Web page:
In the P-Value approach to hypothesis testing, a calculated probability is used to decide if there’s evidence to reject the null hypothesis, also known as the conjecture. The conjecture is the initial claim about a data population, while the alternative hypothesis ascertains if the observed population parameter differs from the population parameter value according to the conjecture. 

Effectively, the significance level is declared in advance to determine how small the P-value needs to be such that the null hypothesis is rejected.  The levels of significance vary from one researcher to another; so it can get difficult for readers to compare results from two different tests. That is when P-value makes things easier.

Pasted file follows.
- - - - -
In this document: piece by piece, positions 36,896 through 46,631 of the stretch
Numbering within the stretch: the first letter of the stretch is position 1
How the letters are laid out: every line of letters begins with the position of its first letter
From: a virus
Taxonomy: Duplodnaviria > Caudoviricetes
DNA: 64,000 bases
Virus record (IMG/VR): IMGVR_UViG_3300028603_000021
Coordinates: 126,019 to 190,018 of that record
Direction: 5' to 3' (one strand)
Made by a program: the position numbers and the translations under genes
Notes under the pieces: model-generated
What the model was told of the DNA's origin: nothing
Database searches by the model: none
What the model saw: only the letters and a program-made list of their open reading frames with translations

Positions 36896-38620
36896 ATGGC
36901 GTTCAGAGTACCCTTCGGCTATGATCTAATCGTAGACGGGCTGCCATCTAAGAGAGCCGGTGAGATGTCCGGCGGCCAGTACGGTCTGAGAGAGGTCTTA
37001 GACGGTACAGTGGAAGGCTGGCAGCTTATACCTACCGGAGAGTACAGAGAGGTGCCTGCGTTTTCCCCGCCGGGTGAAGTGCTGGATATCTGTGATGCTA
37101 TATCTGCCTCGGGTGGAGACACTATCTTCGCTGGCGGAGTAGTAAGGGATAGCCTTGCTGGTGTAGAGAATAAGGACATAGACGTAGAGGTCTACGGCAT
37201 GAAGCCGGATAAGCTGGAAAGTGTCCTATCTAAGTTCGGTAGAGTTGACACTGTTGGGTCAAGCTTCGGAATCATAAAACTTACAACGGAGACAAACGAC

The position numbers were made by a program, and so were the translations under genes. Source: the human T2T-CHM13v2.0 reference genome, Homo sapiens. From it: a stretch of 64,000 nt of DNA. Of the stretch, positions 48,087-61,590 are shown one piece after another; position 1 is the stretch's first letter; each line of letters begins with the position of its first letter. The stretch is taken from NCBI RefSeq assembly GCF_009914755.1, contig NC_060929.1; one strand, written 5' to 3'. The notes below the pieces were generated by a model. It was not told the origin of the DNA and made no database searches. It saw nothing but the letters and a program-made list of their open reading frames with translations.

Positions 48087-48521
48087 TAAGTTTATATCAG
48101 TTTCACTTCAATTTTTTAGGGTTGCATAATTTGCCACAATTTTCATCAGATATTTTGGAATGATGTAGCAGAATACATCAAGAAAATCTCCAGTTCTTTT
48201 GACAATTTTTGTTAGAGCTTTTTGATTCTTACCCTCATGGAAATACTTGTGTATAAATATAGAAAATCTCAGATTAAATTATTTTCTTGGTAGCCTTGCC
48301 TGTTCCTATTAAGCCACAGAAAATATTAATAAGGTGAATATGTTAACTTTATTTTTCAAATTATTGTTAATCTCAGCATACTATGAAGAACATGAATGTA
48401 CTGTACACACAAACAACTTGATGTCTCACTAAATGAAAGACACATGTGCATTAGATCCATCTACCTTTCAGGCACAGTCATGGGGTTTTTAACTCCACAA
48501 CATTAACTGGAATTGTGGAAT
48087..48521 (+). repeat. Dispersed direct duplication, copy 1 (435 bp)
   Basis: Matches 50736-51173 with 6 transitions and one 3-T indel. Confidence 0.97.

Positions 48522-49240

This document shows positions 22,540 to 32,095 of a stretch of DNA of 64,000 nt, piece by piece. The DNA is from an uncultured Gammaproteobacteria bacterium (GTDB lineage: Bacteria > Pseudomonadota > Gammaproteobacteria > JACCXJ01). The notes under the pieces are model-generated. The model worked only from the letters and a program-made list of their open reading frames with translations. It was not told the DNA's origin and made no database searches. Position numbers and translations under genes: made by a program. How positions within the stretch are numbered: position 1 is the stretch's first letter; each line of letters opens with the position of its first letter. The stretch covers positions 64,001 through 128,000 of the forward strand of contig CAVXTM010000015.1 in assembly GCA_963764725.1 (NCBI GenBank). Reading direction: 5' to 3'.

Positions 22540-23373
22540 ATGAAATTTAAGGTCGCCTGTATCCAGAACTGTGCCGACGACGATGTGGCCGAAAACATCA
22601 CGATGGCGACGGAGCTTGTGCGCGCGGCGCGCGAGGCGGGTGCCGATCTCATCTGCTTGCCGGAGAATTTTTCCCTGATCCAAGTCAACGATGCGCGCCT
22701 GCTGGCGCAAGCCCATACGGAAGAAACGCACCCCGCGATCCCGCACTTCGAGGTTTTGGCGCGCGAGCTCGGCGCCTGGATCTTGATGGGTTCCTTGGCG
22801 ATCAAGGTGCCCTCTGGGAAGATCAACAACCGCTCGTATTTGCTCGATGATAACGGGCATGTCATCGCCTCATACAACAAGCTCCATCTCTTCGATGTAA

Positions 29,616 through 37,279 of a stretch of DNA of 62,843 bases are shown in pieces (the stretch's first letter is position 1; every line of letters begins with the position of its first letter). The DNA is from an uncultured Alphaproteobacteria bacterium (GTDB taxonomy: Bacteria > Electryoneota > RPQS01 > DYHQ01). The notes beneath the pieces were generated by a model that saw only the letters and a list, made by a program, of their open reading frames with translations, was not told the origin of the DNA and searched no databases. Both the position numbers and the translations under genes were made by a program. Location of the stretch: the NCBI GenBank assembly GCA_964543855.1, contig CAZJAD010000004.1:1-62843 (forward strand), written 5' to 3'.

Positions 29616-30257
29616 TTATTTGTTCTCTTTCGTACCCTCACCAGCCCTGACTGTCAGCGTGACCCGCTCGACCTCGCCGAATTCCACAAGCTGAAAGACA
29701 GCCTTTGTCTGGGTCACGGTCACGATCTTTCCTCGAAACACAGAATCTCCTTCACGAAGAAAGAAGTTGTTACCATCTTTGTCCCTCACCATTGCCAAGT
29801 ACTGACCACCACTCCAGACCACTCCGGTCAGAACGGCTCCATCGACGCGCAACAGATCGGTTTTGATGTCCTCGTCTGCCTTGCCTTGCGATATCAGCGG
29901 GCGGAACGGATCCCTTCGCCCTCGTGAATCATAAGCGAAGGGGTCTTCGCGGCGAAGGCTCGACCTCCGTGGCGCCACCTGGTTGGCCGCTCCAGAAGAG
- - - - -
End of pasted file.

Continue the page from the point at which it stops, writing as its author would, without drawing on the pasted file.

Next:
Readers could interpret the statistical significance by referring to the reported P-value of the hypothesis test. This is known as the P-value approach to hypothesis testing. Using this, readers could decide for themselves whether the p value represents a statistically significant difference.  

The level of statistical significance is usually represented as a P-value between 0 and 1. The smaller the p-value, the more likely it is that you would reject the null hypothesis. 

  • A P-Value < or = 0.05 is considered statistically significant. It denotes strong evidence against the null hypothesis, since there is below 5% probability of the null being correct. So, we reject the null hypothesis and accept the alternative hypothesis.
  • But if P-Value is lower than your threshold of significance, though the null hypothesis can be rejected, it does not mean that there is 95% probability of the alternative hypothesis being true. 
  • A P-Value >0.05 is not statistically significant. It denotes strong evidence for the null hypothesis being true. Thus, we retain the null hypothesis and reject the alternative hypothesis. We cannot accept null hypothesis; we can only reject or not reject it.